During the last three years, we have collected and analysed how local authorities measure, reduce, and offset their greenhouse gas emissions. Although there is no explicit requirement for local authorities to measure or reduce the environmental effects of their activities, some have chosen to measure emissions from their activities, consider their waste management practices, or mitigate the environmental effects if it makes business sense to do so.

Since 1 January 2013, local authorities with waste disposal facilities have had to take part in the New Zealand Emissions Trading Scheme (the ETS). However, small and remote landfills have been granted an exemption from all surrender and reporting obligations under the emissions trading scheme. Since January 2013, local authorities with landfills that do not meet the exemption criteria have been required to pay a price for each tonne of methane emitted. As a result, local authorities may have increased user changes and investigated ways to reduce their liabilities, or focused on minimising waste.

We continue to see about one third of local authorities measuring their greenhouse gas emissions, but some of these local authorities have no plans to reduce their emissions or targets for reducing their emissions. Overall, it has been difficult to discern strong trends or clearly identifiable effects of the emissions trading scheme, although some local authorities have a strong commitment to environmental sustainability and are acting in keeping with this.

Managing leaky building liabilities

As in previous years, we have reported on the effect of leaky building liabilities, which is still a major matter for many local authorities. Auckland Council, Christchurch City Council, Tauranga City Council, and Wellington City Council are the local authorities most affected.

The challenge for local authorities in managing these liabilities has increased since we reported last year. This is a result of the Supreme Court ruling in October 2012 that local authorities' duty of care extends to all residential and commercial buildings.

In general, local authorities carried out significant reviews of their provisions for their leaky building liability when they prepared their 2012-22 long-term plans. Of the four local authorities that we considered, the combined provision for leaky building liability as at 30 June 2012 decreased by a net $32 million to $482 million compared with June 2011. This was mainly attributed to a decrease of $39 million in Auckland Council's provision.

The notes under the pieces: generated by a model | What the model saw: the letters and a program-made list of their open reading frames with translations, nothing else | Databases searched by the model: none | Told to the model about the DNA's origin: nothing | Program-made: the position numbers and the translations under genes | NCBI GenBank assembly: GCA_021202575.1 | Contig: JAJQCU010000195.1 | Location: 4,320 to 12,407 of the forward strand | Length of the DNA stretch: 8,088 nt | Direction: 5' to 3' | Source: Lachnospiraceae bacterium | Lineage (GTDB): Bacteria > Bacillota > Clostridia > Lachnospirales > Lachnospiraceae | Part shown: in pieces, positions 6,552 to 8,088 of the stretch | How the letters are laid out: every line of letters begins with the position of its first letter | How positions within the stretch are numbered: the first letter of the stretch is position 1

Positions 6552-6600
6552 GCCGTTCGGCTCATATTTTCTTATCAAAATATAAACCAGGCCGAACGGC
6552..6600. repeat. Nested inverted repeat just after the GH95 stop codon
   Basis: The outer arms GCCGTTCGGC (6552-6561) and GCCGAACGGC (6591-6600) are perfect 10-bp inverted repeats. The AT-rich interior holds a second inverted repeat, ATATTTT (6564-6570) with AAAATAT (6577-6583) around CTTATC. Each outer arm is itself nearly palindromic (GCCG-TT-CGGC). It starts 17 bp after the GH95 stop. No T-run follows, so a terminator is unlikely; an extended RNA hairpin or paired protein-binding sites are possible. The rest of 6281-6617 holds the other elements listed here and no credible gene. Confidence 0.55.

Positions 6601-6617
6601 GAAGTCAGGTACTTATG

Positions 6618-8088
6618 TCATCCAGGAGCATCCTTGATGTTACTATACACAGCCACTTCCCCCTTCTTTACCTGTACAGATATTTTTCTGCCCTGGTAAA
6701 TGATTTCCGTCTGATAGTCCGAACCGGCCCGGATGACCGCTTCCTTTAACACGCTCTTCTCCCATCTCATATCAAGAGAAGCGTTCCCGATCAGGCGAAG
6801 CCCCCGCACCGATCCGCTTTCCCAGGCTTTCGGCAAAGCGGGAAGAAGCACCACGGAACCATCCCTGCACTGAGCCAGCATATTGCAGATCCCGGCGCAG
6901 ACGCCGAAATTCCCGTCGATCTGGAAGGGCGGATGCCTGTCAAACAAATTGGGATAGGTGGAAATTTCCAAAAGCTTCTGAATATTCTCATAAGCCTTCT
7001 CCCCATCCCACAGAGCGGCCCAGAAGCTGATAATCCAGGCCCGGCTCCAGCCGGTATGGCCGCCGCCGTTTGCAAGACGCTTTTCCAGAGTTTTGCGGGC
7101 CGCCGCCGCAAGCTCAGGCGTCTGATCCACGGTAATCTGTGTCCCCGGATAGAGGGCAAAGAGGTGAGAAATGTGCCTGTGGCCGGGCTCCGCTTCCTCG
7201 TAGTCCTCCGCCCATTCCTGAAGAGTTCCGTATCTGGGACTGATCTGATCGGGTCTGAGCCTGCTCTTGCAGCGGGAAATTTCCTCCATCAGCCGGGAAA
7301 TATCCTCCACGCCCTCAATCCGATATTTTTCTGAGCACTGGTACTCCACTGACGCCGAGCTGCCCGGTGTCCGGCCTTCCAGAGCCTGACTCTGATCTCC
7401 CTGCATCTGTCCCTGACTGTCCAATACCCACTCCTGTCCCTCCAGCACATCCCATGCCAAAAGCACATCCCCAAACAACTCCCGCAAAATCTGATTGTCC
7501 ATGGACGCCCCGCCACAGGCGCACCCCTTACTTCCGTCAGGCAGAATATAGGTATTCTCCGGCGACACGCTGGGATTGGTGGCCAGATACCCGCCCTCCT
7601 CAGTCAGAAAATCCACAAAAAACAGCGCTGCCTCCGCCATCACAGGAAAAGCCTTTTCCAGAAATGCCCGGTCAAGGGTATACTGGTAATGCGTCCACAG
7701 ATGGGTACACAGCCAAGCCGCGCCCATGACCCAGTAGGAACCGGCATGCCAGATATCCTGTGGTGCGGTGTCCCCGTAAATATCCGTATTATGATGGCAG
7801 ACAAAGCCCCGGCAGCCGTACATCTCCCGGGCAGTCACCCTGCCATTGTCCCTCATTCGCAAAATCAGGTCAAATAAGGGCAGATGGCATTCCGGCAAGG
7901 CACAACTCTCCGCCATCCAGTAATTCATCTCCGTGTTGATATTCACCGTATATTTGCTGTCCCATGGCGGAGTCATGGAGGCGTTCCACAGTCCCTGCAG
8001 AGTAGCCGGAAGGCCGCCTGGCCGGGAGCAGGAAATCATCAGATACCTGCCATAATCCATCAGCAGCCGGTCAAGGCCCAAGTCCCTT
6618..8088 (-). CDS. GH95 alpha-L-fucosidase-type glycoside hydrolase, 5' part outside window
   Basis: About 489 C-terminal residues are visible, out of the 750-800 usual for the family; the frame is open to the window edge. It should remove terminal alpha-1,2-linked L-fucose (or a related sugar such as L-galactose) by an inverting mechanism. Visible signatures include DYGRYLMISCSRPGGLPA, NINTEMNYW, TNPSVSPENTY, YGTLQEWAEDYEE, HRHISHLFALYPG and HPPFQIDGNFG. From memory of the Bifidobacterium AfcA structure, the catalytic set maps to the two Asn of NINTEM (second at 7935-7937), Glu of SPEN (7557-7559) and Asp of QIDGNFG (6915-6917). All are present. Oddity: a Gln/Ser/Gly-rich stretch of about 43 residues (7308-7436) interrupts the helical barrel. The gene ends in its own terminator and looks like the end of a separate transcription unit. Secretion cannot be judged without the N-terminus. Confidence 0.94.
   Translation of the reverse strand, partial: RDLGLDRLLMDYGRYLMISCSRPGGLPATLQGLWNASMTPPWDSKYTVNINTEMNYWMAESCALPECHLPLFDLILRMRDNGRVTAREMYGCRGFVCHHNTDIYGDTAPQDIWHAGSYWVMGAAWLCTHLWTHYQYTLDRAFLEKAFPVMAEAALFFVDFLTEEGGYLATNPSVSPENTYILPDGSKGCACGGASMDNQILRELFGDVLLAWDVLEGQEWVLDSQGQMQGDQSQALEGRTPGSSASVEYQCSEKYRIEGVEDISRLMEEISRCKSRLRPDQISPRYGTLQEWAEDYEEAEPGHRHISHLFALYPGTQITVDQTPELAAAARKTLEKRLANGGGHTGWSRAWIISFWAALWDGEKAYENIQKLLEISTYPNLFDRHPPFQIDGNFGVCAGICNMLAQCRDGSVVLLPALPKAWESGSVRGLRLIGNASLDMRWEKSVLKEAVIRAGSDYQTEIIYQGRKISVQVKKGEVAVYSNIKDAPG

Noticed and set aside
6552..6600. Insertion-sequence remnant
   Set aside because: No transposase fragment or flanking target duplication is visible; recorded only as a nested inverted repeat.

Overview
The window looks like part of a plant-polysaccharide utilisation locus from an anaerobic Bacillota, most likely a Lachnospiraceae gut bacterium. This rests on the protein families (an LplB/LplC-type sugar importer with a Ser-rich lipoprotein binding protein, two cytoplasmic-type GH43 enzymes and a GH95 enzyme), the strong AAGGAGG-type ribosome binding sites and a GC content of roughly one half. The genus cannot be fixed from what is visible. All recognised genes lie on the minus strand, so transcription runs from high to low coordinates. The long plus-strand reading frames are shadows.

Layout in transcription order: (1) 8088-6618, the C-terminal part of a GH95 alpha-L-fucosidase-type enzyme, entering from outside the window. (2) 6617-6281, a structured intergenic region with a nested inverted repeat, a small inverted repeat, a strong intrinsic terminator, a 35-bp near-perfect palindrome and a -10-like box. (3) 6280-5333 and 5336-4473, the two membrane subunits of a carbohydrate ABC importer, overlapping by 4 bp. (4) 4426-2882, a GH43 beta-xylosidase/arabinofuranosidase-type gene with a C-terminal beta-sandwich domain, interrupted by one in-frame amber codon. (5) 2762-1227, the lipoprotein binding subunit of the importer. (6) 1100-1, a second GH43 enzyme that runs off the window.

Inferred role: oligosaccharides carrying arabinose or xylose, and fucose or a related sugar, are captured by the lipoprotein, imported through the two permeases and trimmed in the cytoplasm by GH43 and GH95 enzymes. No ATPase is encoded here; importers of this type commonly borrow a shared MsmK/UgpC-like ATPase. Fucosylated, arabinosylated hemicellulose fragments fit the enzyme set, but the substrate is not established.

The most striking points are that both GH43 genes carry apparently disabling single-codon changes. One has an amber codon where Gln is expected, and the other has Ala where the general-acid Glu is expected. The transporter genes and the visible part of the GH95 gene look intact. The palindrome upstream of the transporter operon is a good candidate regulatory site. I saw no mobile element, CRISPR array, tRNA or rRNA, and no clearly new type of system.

Our work in local government

In Parts 8, 9, and 10, we outline our performance audit work, other work completed by the Office, inquiries, and our areas of future focus in local government. Among other matters, we intend to consider the governance and accountability of CCOs and other subsidiaries of local authorities.

We continue to receive many requests for inquiries into local government matters from members of Parliament, public entities, and the public.

Non-standard audit reports

We issued 647 audit reports for local government entities in 2012 559 standard audit reports and 88 non-standard audit reports. This figure does not include the 77 audit reports we issued on local authorities' 2012-22 long-term plans, which we have reported on in our long-term plan report.

This year, some audit reports included "emphasis of matter" and "other matter" paragraphs – drawing readers' attention to disclosures on financial uncertainty/going concern or use of a disestablishment basis to prepare the financial statements. We issued non-standard audit reports for some public entities where we could not get enough assurance about the completeness of revenue and/or expenditure. Most of these were small public entities, such as cemeteries and administering bodies, but 21 were CCOs.

We issued disclaimers of opinion on seven entities, including Christchurch City Council and Group. With Christchurch City Council and Group, we were unable to form an opinion on the Group's financial statements because of the significant damage to assets caused by the Canterbury earthquakes.